Does God Reward the Faithful?

Well, 57% of megachurch attendees think so, at least according to a 2007 Baylor University survey.

So reports a fascinating article in AdWeek (HT: Bob Carlton, finder of all articles stimulating).  The point of the article is to once again remind advertising and marketing peeps that Americans are a very religious people.  In fact, we are surely the most religious of all industrialized countries.

This is a point I try to make repeatedly, like I did a couple weeks ago when reflecting on my time in Australia.  And I make it right at the outset of The New Christians.  In Australia, committed Christians really are dealing with a large segment of the population with no Christian background.  It makes catechesis particularly relevant, and you can see why programs like the Alpha Course catch on there and in the U.K.

But in the U.S. in general, and in my locale in particular, Christianity is in the drinking water.  Every year that I taught confirmation class at Colonial Church while on staff there, parents with no connection to the church would arrive in September with their 15-year-olds and enroll them in the program.  Confirmation at Colonial was a fairly rigorous, 12-month process that included lots of church history and theology, two retreats, spiritual disciplines and a summer mission trip.

To this day, the churches in my hometown have between 50 and 200 ninth graders in their confirmation classes.  And while those numbers skew higher than other parts of the country, Minnesota is still one of the most progressive (read, liberal) places in the country.  And yet, here we are, full of big churches and big youth groups.

Nevertheless, erstwhile church planters journey around this land, claiming that they’re going to save the “most unchurched city in America.”  Which city is that?  Depends on whom you ask (as we discovered this summer on the Church Basement Roadshow).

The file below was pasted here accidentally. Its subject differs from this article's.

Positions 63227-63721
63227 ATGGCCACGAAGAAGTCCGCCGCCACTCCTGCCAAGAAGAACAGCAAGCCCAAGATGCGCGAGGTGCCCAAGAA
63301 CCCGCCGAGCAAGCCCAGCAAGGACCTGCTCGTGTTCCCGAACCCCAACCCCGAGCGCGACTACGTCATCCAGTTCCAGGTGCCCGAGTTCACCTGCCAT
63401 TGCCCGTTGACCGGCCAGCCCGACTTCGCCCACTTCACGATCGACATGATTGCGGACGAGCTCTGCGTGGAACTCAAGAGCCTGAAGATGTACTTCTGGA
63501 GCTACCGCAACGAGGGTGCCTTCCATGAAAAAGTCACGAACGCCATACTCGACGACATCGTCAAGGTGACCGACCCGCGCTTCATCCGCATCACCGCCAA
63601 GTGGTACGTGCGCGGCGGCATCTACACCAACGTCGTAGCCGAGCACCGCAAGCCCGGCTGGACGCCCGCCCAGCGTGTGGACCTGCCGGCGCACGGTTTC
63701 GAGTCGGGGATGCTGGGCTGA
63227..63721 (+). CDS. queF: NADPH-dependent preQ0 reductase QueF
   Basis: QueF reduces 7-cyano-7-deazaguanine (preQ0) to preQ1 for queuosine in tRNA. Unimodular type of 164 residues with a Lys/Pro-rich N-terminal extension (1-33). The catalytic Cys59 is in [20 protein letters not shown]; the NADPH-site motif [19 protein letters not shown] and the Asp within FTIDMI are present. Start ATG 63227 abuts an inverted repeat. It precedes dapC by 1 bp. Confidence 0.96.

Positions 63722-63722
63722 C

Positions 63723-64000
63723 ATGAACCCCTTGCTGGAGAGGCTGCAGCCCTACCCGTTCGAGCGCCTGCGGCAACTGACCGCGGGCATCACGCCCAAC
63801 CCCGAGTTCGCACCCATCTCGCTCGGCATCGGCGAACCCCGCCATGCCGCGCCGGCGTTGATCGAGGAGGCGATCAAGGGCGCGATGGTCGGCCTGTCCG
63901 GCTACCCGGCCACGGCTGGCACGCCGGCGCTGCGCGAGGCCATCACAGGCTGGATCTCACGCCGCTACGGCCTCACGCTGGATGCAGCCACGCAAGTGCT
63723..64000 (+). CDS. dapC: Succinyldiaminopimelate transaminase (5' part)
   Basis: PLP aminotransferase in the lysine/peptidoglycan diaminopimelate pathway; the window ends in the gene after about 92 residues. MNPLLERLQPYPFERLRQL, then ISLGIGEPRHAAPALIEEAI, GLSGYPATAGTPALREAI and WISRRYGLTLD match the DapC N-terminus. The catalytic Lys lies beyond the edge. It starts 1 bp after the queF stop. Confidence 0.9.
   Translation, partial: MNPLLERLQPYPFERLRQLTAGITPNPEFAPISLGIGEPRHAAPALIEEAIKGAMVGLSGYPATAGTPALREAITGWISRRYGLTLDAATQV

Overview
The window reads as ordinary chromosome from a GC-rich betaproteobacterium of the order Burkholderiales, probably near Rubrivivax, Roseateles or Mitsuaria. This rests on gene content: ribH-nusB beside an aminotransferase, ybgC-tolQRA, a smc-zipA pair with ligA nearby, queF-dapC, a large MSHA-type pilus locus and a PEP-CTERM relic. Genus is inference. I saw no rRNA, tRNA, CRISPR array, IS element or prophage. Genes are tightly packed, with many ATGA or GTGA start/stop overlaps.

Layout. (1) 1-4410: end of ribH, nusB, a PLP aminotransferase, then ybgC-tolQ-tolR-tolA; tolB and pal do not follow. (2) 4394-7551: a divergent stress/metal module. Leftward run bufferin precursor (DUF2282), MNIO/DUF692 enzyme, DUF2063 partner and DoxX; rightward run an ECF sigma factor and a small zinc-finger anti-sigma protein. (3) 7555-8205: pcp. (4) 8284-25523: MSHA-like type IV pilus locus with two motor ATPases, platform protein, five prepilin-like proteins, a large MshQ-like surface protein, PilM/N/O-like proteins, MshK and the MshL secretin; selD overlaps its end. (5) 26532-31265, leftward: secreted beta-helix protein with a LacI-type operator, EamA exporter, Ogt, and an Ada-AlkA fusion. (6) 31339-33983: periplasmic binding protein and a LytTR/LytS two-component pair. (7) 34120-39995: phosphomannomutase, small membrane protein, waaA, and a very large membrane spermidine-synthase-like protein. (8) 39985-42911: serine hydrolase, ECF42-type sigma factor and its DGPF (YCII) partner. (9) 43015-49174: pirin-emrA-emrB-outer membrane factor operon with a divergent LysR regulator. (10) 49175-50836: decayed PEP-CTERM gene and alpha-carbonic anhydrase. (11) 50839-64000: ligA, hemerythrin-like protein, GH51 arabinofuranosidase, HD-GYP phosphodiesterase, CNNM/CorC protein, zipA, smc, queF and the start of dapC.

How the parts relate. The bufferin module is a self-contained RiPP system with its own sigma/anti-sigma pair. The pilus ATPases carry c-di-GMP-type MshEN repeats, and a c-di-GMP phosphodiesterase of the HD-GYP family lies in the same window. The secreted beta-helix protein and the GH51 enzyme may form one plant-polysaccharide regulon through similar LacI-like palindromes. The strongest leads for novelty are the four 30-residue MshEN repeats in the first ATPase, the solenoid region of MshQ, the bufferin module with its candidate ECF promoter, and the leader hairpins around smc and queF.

While it’s true that too often those who work in advertising, marketing, journalism, and politics have underestimated the religiosity of Americans, those of us in the church world dare not make that same mistake.

By the way, in answer to the opening question: The rain falls equally on the just and the unjust.

ABC Interview

Yes, that ABC: The Australian Broadcasting Network.  I was interviewed for their religious issues show, Sunday Nights, by Noel Debien.  He was fantastic — thoughtful, knowledgable, curious.  Everything you want in a long-form interview.  Afterwards, he told me that I was “passionate” and “discursive.”  Looking back, I probably could have been less discursive!  But, oh well, I’ve always appreciated tangents.

Tony Jones on Sunday Nights, Australian Broadcasting Network

A Report from Black Stump

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Australia Day Four – A Day Off

My hosts mercifully gave me a day off on Friday.  I needed it, since I was honestly tired of hearing myself talk.  Duncan, who has now blogged about my visit, and his wife, Ennis, drove me to Broadbeach on the Gold Coast.  From there, we walked north along the gorgeous beach to Surfers Paradise and had a leisurely breakfast as we watched “nippers” being trained.

We arrived back at Duncan’s in time to hear Sarah Palin ramble incoherently about various topics and watch Gwen Ifill like a deer-in-headlights refuse to ask any follow-up questions.  Biden, I thought, was his usual knowledgeable self, if a bit dry.

(BTW, I think this is interesting to note: People in the States, and here in Australia, often talk to me about how the dominance of the U.S. is waning, how India and China are already the ascendant global powers, etc.  But, here in Australia, at 11 o’clock in the morning, the U.S. vice presidential debate was played in its entirety, both on television and radio.  And I imagine that also happened in most Western countries yesterday.  Do the Australians cover the Chinese financial markets with the same eye as the U.S. financial markets?  No.  Do they broadcast the parliament of India like they do the U.S. Congress?  No.

Globalization has surely relativized the dominance of the U.S. in world affairs, but from where I sit on the other side of the globe, the U.S. still captures the imagination of the world in a way that no other country does.  And, of course, the transparency of our political machinery aids in this.)

Duncan drove me to the airport and I had an eventless flight back to Sydney.  Fuzz retrieved me, and we made our way through rush hour traffic back to his place in The Hills.  Along the way, he told me many stories about his consulting work with youth ministry in Egypt, which sounds fascinating.

Carolyn and Fuzz then took me to dinner at their favorite seafood place and, as you can see below, ordered the seafood platter which means that we ate far too much food, complemented by a fine Australian white wine.

Like I said, it was good to have a day off.

Carolyn and Fuzz Kitto with the Seafood Platter

Carolyn and Fuzz Kitto with the Seafood Platter


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